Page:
An essay in unreality

People like to ascribe meanings to Coen Brothers films. I mean, they must mean something, right? They’re so tricksy and complex, full of so many layers, that surely Joel and Ethan must be getting at something. When an interviewer asked them, in respect of The Hudsucker Proxy, whether they’d intended to address certain themes, Joel replied ‘maybe the characters do embody those grand themes you mentioned, but that question is independent of whether or not we’re interested in them – and we’re not’. In 1985, when they were in the early stages of script development for the film, they attested that it ‘takes place in the late Fifties in a skyscraper and is about Big Business. The characters talk fast and wear sharp clothes.’ This still held true in 1994 when it had its theatrical release, and it’s about as good a description of the film as you could hope for. These are the big themes that inform the composition: talking fast and wearing sharp clothes.

The film is a screwball comedy, in which a novice business-school graduate from a small town is hired as the president of a major New York-based manufacturing company, in order to serve as a patsy and drive down the stock price. He is the proxy of the title. One of several critics to traduce the film on its release as a triumph of style over substance, thought that it failed to emulate the Golden Age films that are clearly its inspiration, saying ‘it isn’t the real thing at all. It’s just a proxy.’ While it might be clever to turn the movie’s plot motif back on itself, this is a fundamental misunderstanding: the Coen Brothers were doing what they always do. They were making big symbols, and seeing what meanings they scooped up.

Critics have accused the Coens of postmodernism, by which they mean that their work is superficial, that it has no essential meaning. But the point of work like this is that no meanings are fixed or essential—or rather it’s to have fun, having let go of the limiting idea that every sign has to mean some specific singular thing. When the Coens make a huge, polyvalent symbol, like The Dude in The Big Lebowski, meanings just fall into it until it begins to overflow, meanings which seem to have been waiting around for this powerful signifier to come along and point at them. The genius of these film-makers is in knowing what a good symbol looks like, one to which ideas and feelings will stick like drosophila to flypaper. The unifying symbol in The Hudsucker Proxy is a visual one, the circle.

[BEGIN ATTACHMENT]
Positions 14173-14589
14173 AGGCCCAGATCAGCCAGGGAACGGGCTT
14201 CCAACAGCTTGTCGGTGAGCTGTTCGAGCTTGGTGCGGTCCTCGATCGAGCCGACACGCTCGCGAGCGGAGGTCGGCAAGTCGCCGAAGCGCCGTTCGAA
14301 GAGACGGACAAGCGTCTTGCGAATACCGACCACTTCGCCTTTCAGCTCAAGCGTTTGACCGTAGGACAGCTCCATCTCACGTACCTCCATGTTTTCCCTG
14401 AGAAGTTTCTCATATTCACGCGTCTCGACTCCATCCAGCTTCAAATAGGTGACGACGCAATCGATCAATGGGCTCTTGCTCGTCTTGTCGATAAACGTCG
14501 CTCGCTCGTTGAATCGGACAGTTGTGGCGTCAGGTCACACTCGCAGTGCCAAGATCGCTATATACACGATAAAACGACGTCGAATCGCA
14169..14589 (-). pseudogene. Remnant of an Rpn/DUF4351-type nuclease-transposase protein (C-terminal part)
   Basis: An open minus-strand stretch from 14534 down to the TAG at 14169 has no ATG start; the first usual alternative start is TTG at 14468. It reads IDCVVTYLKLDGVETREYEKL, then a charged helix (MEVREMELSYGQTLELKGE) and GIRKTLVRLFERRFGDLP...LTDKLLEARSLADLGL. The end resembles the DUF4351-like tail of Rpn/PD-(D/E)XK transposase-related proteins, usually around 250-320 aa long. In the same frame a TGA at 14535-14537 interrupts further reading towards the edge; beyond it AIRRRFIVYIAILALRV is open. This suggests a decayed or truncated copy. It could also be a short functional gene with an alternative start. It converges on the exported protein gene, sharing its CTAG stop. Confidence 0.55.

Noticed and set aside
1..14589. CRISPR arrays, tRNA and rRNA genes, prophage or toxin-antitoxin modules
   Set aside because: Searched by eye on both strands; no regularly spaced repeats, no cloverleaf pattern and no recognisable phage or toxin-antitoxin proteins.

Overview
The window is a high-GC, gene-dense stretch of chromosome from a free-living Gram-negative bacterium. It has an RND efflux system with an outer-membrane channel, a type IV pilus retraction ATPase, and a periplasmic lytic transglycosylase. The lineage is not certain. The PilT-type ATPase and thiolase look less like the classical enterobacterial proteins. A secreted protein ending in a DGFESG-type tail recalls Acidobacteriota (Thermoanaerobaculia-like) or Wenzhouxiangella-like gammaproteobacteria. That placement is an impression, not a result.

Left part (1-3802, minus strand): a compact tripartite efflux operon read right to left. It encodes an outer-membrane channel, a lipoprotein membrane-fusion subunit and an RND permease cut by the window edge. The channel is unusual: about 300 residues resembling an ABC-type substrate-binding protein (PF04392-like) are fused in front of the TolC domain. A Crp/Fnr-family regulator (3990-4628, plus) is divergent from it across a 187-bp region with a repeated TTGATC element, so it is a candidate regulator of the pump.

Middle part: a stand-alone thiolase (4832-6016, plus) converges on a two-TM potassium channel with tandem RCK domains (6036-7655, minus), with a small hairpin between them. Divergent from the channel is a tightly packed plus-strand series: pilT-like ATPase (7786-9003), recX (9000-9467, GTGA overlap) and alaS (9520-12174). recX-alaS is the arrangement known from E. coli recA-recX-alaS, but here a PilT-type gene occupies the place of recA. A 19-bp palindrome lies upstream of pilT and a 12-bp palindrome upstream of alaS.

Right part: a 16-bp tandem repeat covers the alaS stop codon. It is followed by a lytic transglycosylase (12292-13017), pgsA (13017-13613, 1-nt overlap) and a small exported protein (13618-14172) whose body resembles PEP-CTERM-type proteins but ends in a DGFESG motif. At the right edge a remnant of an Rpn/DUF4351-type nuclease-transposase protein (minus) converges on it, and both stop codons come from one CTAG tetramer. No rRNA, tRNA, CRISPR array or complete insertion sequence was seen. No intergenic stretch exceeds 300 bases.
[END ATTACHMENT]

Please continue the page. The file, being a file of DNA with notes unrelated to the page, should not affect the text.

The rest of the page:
I won’t talk about how the circle is incorporated, and all the different ways in which it crops up. It’s just edifying to note how, having deployed it consistently throughout their flick, it hoovers up any ideas that anyone would like to lob at it, playfully, superficially even, a proxy for the kind of allegorical thematic centre that it’s so tempting and so wrong to ascribe to the film. The movie is extremely clever, extremely sophisticated and knowing, but it isn’t trying to teach us anything: it is literally just trying to entertain us. The Hudsucker Proxy is a homage to the Golden Age, but it’s not a film about old movies. ’It’s the case where, having seen those movies, we say ‘They’re really fun – let’s do one’; as opposed to ‘They’re really fun- let’s comment upon them,’ as Ethan has said.

It’s set in the late 1950s, but The Hudsucker Proxy has more of the style of the 30s and 40s, especially with its rapid-fire dialogue, full of wise-cracking and wordplay. Tim Robbins plays a perfect everyman, and Paul Newman is magnificently evil as a senior executive, but the real show-stealer is Jennifer Jason Leigh, who delivers her lines and her body with so much gestural style and generic aplomb that it’s easy to forget she isn’t Katharine Hepburn. The film is absolutely brimming with charisma, not just from its stars, but also from its sets, which owe more to Fritz Lang’s Metropolis than they do to the Golden Age, particularly the vast, mechanised mail-room, and the night-time skyline of fantasy New York.

The film is a tour-de-force, in its writing and acting, certainly, but also in the more overtly technical aspects of film-making. Beautiful models are integrated with life-size shots through the subtle use of early CGI, and Roger Deakins was kept as busy working out how to film elaborate set-ups as he was in delivering the beautiful photography he’s known for. It’s not complicated, as a story, however semantically sophisticated it may be, and it’s so wonderfully stylish that I find it hard to imagine why it was, once again, a commercial flop. Perhaps simply making a Golden Age film, with the benefit of 1990s technology, and a rather more modern vocabulary of shots and edits, wasn’t enough to engage the audiences of the time; perhaps the Golden Age was still too recent to look anything but old-fashioned. For me it was a dazzling bolt of pure joy, an essay in unreality so assured and so glamorous that anything it might have ‘meant’ could only have been a downer.

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